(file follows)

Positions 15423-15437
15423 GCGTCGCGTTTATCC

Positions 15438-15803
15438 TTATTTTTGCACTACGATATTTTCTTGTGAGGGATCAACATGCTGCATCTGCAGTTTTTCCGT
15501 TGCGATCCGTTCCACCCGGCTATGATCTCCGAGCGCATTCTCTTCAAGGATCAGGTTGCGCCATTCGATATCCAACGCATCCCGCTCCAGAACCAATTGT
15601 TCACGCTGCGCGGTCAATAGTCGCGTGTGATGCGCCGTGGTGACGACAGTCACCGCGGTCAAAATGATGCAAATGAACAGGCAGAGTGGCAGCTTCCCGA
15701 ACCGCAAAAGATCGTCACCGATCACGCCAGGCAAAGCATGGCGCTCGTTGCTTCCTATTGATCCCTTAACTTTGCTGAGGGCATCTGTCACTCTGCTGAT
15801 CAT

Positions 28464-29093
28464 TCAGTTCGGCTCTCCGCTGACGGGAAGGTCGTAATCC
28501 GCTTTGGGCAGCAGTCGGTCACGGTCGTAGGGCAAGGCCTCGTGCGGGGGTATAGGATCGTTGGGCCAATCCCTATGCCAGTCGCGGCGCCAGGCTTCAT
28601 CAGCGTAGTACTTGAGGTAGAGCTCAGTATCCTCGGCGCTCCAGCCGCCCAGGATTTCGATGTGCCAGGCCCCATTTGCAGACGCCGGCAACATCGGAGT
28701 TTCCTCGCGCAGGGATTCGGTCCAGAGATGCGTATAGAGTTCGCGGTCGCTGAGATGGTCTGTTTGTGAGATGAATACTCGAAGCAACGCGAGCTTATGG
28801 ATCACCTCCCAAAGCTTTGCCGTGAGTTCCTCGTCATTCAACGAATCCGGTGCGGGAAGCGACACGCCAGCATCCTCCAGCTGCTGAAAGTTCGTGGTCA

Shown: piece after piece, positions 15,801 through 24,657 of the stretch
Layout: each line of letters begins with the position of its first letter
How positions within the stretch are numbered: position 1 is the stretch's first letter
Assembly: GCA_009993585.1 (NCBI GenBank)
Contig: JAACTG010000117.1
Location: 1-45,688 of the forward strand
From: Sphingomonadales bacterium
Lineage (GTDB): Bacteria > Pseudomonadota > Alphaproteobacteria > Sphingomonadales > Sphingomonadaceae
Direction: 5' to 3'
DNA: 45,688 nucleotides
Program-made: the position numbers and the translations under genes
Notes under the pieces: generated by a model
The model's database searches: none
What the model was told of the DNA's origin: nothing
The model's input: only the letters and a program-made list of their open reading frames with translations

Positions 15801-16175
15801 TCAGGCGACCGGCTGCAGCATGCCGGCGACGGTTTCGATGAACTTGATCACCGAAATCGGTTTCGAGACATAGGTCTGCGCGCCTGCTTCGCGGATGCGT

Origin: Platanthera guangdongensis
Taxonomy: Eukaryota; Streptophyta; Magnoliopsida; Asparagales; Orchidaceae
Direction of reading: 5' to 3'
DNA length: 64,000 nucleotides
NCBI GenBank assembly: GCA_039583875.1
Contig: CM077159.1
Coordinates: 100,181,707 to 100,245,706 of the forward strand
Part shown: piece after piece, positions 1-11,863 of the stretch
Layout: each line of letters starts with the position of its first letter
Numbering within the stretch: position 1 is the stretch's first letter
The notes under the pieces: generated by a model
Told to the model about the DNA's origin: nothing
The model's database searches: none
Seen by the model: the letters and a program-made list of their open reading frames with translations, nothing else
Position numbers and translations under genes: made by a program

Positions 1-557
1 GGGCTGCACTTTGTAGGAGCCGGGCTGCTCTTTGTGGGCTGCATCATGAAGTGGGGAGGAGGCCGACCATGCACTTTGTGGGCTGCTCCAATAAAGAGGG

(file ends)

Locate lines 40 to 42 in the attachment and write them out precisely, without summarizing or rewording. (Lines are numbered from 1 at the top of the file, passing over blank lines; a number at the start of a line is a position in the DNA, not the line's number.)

Layout: each line of letters starts with the position of its first letter
Numbering within the stretch: position 1 is the stretch's first letter
The notes under the pieces: generated by a model